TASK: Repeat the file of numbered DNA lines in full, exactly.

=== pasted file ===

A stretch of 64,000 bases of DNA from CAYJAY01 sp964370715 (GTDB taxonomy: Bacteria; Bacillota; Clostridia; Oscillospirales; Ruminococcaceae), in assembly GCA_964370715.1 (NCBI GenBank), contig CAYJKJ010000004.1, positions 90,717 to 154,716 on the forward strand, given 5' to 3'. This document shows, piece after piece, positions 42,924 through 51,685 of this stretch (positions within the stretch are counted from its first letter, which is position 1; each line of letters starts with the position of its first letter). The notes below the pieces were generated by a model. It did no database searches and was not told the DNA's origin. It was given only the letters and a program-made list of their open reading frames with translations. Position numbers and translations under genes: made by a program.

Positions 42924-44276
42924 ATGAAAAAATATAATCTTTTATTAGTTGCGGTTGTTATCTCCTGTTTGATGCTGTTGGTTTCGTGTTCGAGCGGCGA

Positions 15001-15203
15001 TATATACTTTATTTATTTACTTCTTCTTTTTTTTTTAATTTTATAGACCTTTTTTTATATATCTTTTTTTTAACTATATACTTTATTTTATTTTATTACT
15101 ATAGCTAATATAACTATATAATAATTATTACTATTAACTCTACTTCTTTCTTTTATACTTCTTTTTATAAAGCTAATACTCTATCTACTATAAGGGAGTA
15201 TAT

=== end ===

A stretch of 64,000 bases of DNA from CAYJAY01 sp964370715 (GTDB taxonomy: Bacteria; Bacillota; Clostridia; Oscillospirales; Ruminococcaceae), in assembly GCA_964370715.1 (NCBI GenBank), contig CAYJKJ010000004.1, positions 90,717 to 154,716 on the forward strand, given 5' to 3'. This document shows, piece after piece, positions 42,924 through 51,685 of this stretch (positions within the stretch are counted from its first letter, which is position 1; each line of letters starts with the position of its first letter). The notes below the pieces were generated by a model. It did no database searches and was not told the DNA's origin. It was given only the letters and a program-made list of their open reading frames with translations. Position numbers and translations under genes: made by a program.

Positions 42924-44276
42924 ATGAAAAAATATAATCTTTTATTAGTTGCGGTTGTTATCTCCTGTTTGATGCTGTTGGTTTCGTGTTCGAGCGGCGA

Positions 15001-15203
15001 TATATACTTTATTTATTTACTTCTTCTTTTTTTTTTAATTTTATAGACCTTTTTTTATATATCTTTTTTTTAACTATATACTTTATTTTATTTTATTACT
15101 ATAGCTAATATAACTATATAATAATTATTACTATTAACTCTACTTCTTTCTTTTATACTTCTTTTTATAAAGCTAATACTCTATCTACTATAAGGGAGTA
15201 TAT